You Too Will Know Me by Ama Asantewa Diaka (Poetra Asantewa)

Date Read: July 16th 2019

Published: June 11th 2019

Publisher: Akashic Books

Pages: 30

The Blurb

“Here is a poet whose practiced weaving of talk and song is a testament to her devotion to language and her clarity of vision. Those of us who have encountered Diaka with excitement invite you to listen with us as she offers us a new song, one which will surely not be her last” – Tjawandwa Dema

 

Review – ★★★★ (4 stars)

You Too Will Know Me is a chapbook that reads like a series of confessions, in an effort to better love and accept oneself. Through the sincere truths and feelings revealed, Diaka shows that ‘any day is a good day for redemption’, that there is joy in the morning and we can all start over again. Most of the poems speak to the challenges of adulthood, abandonment of lovers, unrequited love, (un)forgiveness, feminine strength + beauty and more.

Diaka’s writing style is bold – bold enough to have the words ‘God’ and ‘blowjob’ in the same stanza! Bold enough to capture the essence of what it’s like to be deeply disappointed in your home country for not loving its citizens enough (from my favorite poem – And I’ve Mastered The Art of Receiving Hand-Outs Because I Come From This Place).

••

Favorite quotes from various poems in the chapbook:

‘how do I distract myself from myself in order to free myself?’ – Before The Gag, page 12

 

‘What’s the English word for someone who still has hope in lovers who cause too much anxiety?
Tell me so I can spit it out.’ – Spit, page 13

 

‘Damn everybody!
Do they not know
that the sun borrows light from your fingertips?
Do they not know
that you give color to the rose?
Do they not know
that your breath is studied by the highest of connoisseurs
to make the best perfumes?
There’s something about you
that makes looking away impossible’ – Suicide Sarah, page 15

 

‘I am hungry for a love my country cannot afford…
I want a love
that doesn’t require me to be ridiculously multifaceted
in order to have a fraction of an equation at being equipped for survival;
a love that doesn’t wait for another suitor to sing the praises of my genius
before recognizing my worth,
or worse, only after I’m dead.
I am hungry for a love my country cannot afford,
the way white lusts for a backdrop to outshine.

And I’ve Mastered The Art of Receiving Hand-Outs Because I Come From This Place, page 18

 

‘I have been fretting over things that God shakes his head at
toying with faith as if it were a disappearing act.
One minute I’m full of it,
the next, I don’t exactly know the shape of it.
I fret over now and tomorrow,
giving myself and God a headache.
Spoon feed myself faith,
and come up hungry again…’ – Let It Be, page 22

••

Bloom is an unapologetically Ghanaian poem, that reads like a vivid short film. In the poem, the narrator takes readers to Accra, Ghana- Labadi, to be precise. The narrator describes the ordinary Ghanaians she sees on the road, simply living. The laugh and smiles of a porridge seller – Ms. Atta, keeps her customers coming for more, despite the deep pain and hurt she feels within.

‘These people teach me,
that if you are from Accra and you are placed anywhere in
the world,
there’s no way you won’t know how to bloom’ – Bloom, page 24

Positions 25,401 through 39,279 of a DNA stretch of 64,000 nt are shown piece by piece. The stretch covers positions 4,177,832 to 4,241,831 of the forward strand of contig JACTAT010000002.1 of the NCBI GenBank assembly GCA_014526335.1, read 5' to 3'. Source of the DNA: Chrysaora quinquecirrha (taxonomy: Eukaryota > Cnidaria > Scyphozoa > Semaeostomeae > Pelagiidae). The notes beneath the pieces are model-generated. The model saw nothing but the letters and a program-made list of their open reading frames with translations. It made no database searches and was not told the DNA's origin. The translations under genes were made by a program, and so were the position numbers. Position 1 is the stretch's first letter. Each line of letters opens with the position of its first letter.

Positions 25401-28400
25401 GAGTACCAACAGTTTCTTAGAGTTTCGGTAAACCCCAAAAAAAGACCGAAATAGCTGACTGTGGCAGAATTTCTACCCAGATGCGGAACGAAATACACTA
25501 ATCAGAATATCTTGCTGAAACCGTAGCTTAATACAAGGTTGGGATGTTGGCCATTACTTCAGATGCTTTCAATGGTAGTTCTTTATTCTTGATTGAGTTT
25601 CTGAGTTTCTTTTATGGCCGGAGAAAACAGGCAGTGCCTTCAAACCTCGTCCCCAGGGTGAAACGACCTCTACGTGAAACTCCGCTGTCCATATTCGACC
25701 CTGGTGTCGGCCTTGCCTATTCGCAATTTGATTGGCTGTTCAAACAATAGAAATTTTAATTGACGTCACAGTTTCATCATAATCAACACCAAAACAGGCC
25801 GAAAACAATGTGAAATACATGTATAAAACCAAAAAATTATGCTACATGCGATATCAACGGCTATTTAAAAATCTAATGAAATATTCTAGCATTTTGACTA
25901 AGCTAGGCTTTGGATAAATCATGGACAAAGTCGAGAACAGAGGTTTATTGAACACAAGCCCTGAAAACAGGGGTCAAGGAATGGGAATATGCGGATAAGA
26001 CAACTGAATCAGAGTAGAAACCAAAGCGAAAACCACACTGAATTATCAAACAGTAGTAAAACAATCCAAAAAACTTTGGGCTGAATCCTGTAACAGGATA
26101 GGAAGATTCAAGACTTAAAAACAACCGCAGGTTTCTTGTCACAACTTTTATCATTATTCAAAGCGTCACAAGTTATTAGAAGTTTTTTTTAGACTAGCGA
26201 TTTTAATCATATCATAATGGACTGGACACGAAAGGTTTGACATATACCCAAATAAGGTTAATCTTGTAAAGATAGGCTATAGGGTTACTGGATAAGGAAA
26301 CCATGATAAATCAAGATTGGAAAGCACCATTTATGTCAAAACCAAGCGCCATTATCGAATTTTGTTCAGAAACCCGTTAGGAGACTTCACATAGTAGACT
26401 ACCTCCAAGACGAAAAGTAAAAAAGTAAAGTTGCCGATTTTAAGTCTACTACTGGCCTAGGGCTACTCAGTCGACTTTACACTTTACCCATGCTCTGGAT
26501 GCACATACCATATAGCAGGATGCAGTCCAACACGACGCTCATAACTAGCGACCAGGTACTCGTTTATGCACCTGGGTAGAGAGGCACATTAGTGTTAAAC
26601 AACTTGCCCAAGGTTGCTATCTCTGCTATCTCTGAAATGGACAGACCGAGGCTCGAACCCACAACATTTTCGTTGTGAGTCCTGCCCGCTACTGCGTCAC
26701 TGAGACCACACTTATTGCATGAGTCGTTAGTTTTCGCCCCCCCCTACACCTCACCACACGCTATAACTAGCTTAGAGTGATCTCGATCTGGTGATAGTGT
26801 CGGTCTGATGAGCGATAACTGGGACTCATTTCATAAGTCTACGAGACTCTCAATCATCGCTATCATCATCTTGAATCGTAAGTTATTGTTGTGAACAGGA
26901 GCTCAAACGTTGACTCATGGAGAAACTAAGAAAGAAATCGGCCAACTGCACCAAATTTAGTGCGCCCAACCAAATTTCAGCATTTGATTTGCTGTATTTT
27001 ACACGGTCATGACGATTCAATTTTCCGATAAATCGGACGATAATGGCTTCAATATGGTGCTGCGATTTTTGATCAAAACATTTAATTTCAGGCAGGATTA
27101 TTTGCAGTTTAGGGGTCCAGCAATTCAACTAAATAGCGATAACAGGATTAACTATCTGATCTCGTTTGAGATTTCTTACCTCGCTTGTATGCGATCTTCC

This collection is meant to be read more than once. Multiple readings will reveal different truths – about the poet and even you, the reader! Diaka’s work allows readers to meditate and examine their feelings towards their present lives. You Too Will Know Me is honest, visceral and necessary. Also, it’s Ghanaian AF!

 

★★★★ (4 stars) – Great book. Highly recommend!

You Too Will Know Me is part of a series published by Akashic Books in collaboration
with the African Poetry Book Fund:
New-Generation African Poets: A Chapbook Box Set (Sita) (African Poetry)

Purchase it on Amazon

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3 thoughts on “You Too Will Know Me by Ama Asantewa Diaka (Poetra Asantewa)

  1. Thank you for reviewing this book, Darkowaa. First of all, I love that book cover! AMA ASANTEWA DIAKA is a new-to-me poet. I really want to read the whole poem “And I’ve Mastered the Art of Receiving Hand-Outs Because I Come From This Place.”

    For the #ReadGhanaian🇬🇭 challenge, I have the late Kofi Awoonor in the queue; it might be nice to read a younger Ghanaian poet, too.

    Just out of curiosity because in this post as well as the book chat about Tampered Press, you have alluded to certain written works having a flavor that is particularly Ghanaian….and I just wondered what that flavor consists of?! (Maybe something to explore in a later post – or should I go back to re-read your many posts that feature Ghanaian writers and their books?!😁😍)

    Liked by 1 person

    1. Thanks for reading, Leslie!! Yes, the cover is BEAUTIFUL! Ayyy, I’m glad you’ll be participating in the #ReadGhanaian🇬🇭book challenge, and of course Awoonor is a great choice.

      Hmmm, for me the Ghanaian flavor has to be in the writing style. The use of Ghanaian-English – when the writer uses phrases we hear everyday/on the radio/ in our thoughts, without censoring the language for a Western audience (by over-explaining terms). Also, when a writer is able to portray a scene in a particular or familiar town in Ghana/Accra – like in Diaka’s poem ‘Bloom’, she takes us to Labadi, which is near the sea. Her description of the porridge seller, the dialogue within the poem and the description of various Ghanaian gestures and idiosyncrasies were so apt! That, in my opinion is VERY Ghanaian or as the youth say – Ghanaian AF. (I hope this explanation made sense haha)

      Like

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